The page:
Sunday, August 22, 2010

Is Copying Actually GOOD? Copycats vs. Copyrights - Protection from Knockoffs for the Fashion Industry in the U.S.A.

Ezra Klein at Newsweek in Copycats vs. Copyrights: Does it make sense to legally protect the fashion industry from knockoffs? asks:

"What if copying, despite what your teacher always told you, is ... good?


'Intellectual property is legalized monopoly,' says James Boyle, a professor at Duke Law School. 'And like any monopoly, its tendency is to raise prices and diminish availability. We should have a high burden of proof for whether it’s necessary.'


Copyright law is supposed to help consumers by protecting innovation, not producers by protecting profits. If we’re not having an innovation problem, we’re not having a problem that needs to be fixed through copyright."

Nice article, read the whole thing.

Ex-Model Sues YouTube to Reveal Identities of Anonymous Posters

At the AOL News Surge Desk, Carl Franzen reports that Ex-Model Sues YouTube: The Beginning of the End of Anonymous Comments?

LawPundit previously posted about this very serious modern problem at:

Pogue Interviews Palfrey at NY Times: Internet Cyberbullies and Anonymity: The Megan Meier Cyberbullying Act

Anonymous Heinous Postings Directed at Two Female Yale Law School Students Lead to Revelation of Poster Identities : Free Speech Law in Need of Change

The proper legal standard to be applied here in our opinion is simple: anonymous posters can not be accorded "privacy" rights that result in the denial of "privacy" rights to victims.

One must also distinguish rightfully protected "political" free speech from anonymous "everyday" speech used to inflict wrongs on others under the cloak of anonymity. In no case should the latter speech be protected in any way.

Final Stage of New U.S. Credit Card Rules under the Credit Card Act now goes into effect August 22, 2010: What You Need to Know

At the New York Times, Jennifer Saranow Schultz reported earlier this year on What the Credit Card Act Means for You.

Candice Choi of the Associated Press at now reports that:
"The final stage of consumer protections signed into law earlier this year go into effect Aug. 22. Yet they only curb select practices; other fees and charges still abound."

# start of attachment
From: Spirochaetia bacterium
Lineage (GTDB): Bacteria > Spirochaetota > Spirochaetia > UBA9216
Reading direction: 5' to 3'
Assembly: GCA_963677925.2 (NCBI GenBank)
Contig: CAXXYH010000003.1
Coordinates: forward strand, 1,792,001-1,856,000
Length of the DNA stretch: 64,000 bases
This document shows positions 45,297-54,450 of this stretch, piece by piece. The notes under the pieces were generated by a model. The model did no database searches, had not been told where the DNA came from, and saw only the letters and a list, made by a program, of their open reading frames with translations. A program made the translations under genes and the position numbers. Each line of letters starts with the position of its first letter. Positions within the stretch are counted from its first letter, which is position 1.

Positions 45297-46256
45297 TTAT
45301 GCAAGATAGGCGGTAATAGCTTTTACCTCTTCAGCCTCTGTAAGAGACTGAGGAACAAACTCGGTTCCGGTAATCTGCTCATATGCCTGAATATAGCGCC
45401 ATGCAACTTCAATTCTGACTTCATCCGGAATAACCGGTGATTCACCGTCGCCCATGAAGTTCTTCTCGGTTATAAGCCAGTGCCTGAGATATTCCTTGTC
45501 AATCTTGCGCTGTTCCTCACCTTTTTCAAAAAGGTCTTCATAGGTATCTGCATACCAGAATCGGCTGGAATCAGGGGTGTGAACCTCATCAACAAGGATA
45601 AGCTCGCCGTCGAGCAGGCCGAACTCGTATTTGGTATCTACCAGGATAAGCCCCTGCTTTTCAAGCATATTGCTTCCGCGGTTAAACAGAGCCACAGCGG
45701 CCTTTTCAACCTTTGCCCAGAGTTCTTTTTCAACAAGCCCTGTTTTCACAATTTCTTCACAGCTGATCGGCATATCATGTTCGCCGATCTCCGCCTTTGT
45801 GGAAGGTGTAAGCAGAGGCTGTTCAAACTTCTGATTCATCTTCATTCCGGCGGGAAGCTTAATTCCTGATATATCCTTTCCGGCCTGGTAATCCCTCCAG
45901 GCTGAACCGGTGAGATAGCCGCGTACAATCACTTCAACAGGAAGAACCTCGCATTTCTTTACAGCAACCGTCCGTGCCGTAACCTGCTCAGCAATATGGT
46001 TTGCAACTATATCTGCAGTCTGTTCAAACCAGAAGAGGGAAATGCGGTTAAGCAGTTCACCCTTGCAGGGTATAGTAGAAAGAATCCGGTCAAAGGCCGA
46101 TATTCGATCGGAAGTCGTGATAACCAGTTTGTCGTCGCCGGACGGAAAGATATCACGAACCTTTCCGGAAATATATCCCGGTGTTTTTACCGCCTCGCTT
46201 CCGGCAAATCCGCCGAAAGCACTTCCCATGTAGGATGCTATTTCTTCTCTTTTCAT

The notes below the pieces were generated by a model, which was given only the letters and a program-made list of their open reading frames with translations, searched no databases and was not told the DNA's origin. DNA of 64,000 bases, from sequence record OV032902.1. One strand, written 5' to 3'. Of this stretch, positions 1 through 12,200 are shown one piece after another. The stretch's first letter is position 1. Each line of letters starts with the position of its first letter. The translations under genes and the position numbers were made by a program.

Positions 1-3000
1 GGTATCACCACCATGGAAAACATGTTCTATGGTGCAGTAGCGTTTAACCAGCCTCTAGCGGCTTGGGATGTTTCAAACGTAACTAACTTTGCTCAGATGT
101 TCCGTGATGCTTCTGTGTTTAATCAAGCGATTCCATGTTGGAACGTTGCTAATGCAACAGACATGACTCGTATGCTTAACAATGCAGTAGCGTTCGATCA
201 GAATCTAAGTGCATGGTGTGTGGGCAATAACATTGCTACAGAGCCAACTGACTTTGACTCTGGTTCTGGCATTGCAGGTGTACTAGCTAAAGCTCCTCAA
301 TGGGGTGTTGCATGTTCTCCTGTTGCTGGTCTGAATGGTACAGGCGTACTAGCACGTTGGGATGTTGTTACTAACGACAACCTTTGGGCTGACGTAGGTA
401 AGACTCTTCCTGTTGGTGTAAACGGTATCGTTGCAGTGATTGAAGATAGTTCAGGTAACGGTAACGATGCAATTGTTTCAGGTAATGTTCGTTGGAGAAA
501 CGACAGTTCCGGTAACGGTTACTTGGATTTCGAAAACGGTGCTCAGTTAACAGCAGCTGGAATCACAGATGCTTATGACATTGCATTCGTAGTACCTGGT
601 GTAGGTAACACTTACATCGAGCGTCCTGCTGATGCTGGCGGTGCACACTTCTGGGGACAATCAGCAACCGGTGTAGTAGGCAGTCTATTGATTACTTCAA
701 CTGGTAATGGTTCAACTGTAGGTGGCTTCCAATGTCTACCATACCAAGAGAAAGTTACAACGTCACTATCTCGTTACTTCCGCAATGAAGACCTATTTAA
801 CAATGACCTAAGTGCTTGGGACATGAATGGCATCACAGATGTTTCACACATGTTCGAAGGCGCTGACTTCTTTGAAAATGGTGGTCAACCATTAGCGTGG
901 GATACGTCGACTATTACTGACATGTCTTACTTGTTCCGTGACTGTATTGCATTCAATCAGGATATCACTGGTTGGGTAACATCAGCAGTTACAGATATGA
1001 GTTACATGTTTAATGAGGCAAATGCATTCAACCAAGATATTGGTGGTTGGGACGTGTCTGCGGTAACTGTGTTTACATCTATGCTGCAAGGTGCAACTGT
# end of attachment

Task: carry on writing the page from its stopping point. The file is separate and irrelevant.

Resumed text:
Read what she writes about the new protection as also the gaps to watch for regarding penalty fees, rate hikes and inactivity fees.

The government website of the Federal Reserve Board discusses What you need to know: New Credit Card Rules Effective Aug. 22.

Judge Rules that Genetically Altered Biotechnology Sugar Beets Not Kosher Until Thorough Environmental Review by the Government

Michael Liedtke, AP Business Writer, in his August 15, 2010 article Judge's Ruling Uproots Use of Biotechnology Beets reported that Federal U.S. District Court Judge Jeffrey S. White of the Northern District of California has invalidated government approval of genetically modified biotech sugar beets and has barred all future planting pending a full environmental impact review by the government (see the order in Case3:08-cv-00484-JSW Document570 Filed 08/13/10, in Center for Food Safety v. Vilsack, at the New York Times and at DocStoc).

Andrew Pollack covered the story at the New York Times in Judge Revokes Approval of Modified Sugar Beets.

See Federal Judge Bans Genetically Modified Sugar Beets at

Federal Circuit Judge Dyk in Intervet v. Merial Dissent Questions Whether Isolated DNA is Patentable Subject Matter: Relevant to Myriad Case Appeal

At the Genomics Law Report from Robinson Bradshaw & Hinson in Swine Still Soaring: Federal Circuit Judge Expresses Sympathy for Myriad Analysis, John Conley and Allison Williams Dobson report that Federal Circuit Judge Timothy B. Dyk in his Intervet v. Merial dissent raises the cardinal question as to whether isolated DNA is patentable subject matter.

Dyk's dissent is important as a member of the Federal Circuit to whom the Myriad case has been appealed, challenging a ruling by Judge Robert W. Sweet in the U.S. District Court for the Southern District of New York, according to which an isolated DNA sequence is not patentable subject matter.

Given the ill-considered U.S. Supreme Court (SCOTUS) decision in Bilski finding business methods to be patentable subject matter, we have become somewhat skittish and skeptical about what the courts will decide in this legal arena.

Our own view is that if a company isolates a particular DNA sequence and can figure out a way to commercially exploit that knowledge and know-how, more power to them, but we would never give them a patent for what is essentially a law of nature.

If a DNA sequence is "part" of any living organism, human, swine or otherwise, then why should any man-made enterprise be given a monopoly to exploit that particular God's work?

My understanding of the U.S. Constitution is that an inventive PRODUCT which encompasses such a DNA sequence could of course be patented, but not the DNA sequence itself. Why do the courts have such a hard time with this?

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